This blog post is part of a series entitled Will the Japanese Change Their Constitution?, in which leading experts discuss the prospects for revising Japan’s postwar constitution.
May 3rd was Constitution Day in Japan, or kenpō kinenbi, a holiday to celebrate Japan’s postwar democracy. It has been seventy years since Japan’s constitution was promulgated, and no change in the document has yet been made.
Prime Minister Shinzo Abe, however, wants to change that. He presented his plan on Wednesday in a video message to a Public Forum on Japan’s Constitution, or kōkai kenpō fōramu, cosponsored by the Citizens’ Association for Creating a Constitution for a Beautiful Japan, Utsukushii Nihon no Kenpo wo Tsukuru Kokumin no kai, and the Private-Sector Study Group on Constitution, Minkan Kenpō Rinchō. Abe promised that before the end of his time in office, the document adopted under U.S. occupation that changed the balance between the state and Japanese society as well as the trajectory of Japan’s relations with the world would be amended. Abe set the date for 2020, the same year that Japan will host the Olympics. Like the Tokyo Olympics of 1964, the prime minister argued, the upcoming Olympics will be a time of rebirth for Japan, and he has linked this prospect of a renaissance for Japan with constitutional revision. Surprising many, even within his own party, Abe also took aim at Article Nine, the cherished “no war” clause, saying he wanted to add reference to the constitutionality of the nation’s Self Defense Force.
Needless to say, Abe’s forthright statement of his intent set off a flurry of reaction in Japan. Opposition political parties decried his focus on the nation’s military, while leading members of his own party publicly noted that there was no consensus within the party on Abe’s objective.
Last summer, we introduced a series of essays on Japan’s constitutional debate written by those within Japan who seek to shape their nation’s debate. The full series can be found here.
Article Ninety-six of the constitution sets forth the revision process. Both houses of the Diet must agree on a proposal and pass it with a two-thirds majority. Thus our series begins with the politicians who will lead the debate, and representatives of Japan’s leading political parties share their thoughts with us.
The second step will be a national referendum. Thus we look at existing polling on public opinion to gain insight into how the Japanese people feel about their constitution and how those attitudes evolved over time.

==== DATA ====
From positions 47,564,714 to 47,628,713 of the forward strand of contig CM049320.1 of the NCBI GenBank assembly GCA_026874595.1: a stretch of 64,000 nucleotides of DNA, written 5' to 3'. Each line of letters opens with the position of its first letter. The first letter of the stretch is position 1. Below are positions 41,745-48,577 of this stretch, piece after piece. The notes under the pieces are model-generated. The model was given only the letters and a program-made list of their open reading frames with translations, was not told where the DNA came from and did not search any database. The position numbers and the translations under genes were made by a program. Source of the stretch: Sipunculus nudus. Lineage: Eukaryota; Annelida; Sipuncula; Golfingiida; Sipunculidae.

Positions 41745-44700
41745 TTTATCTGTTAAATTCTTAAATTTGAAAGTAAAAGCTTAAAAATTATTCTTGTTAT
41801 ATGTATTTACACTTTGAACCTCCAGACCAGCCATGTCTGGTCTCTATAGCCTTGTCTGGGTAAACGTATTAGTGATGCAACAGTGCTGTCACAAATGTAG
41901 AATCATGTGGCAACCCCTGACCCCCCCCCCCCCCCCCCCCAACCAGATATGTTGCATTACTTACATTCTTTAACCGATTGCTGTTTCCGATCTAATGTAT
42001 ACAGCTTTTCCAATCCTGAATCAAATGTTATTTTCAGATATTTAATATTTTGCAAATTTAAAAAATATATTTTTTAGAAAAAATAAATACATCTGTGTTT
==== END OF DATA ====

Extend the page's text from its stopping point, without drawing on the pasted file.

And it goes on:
Finally, we turned to a variety of advocates and experts within Japan who are active in the public debate. These Japanese voices reveal a complex array of aspirations for Japan, and deep passions about the constitution’s influence on Japanese society.
In honor of Constitution Day, we have five additional essays to share by scholars of Japan from the United States, South Korea, and China. Professor Helen Hardacre of Harvard University observes how religious groups in Japan are reorganizing around the prospect of revising the constitution. Professor David Law of Washington University in St. Louis compares the way Japan has approached revision with other constitutional democracies. Professor Adam Liff of Indiana University shares his thoughts on the way Abe’s reinterpretation of the Article Nine to allow for collective self-defense has affected the operations of Japan’s military. Professor Yongtao Gui of Peking University offers a perspective on how Chinese might react to the Abe cabinet’s proposal for constitutional revision, especially related to Article Nine. Professor Seong-ho Sheen of Seoul National University reflects on Japan’s constitutional debate and how it is likely to be viewed within South Korea. To conclude our series, I will highlight some of the themes likely to emerge now that Japan’s prime minister has set his sights on accomplishing revision in the next several years.
The prospect of constitutional revision in Japan is now upon us, and over the next three years, the Japanese people will embrace one of the most significant political conversations in generations. For those of us outside of the country, it may offer an unprecedented window on how multiple generations of Japanese understand their society, its accomplishments and limitations, and its future needs.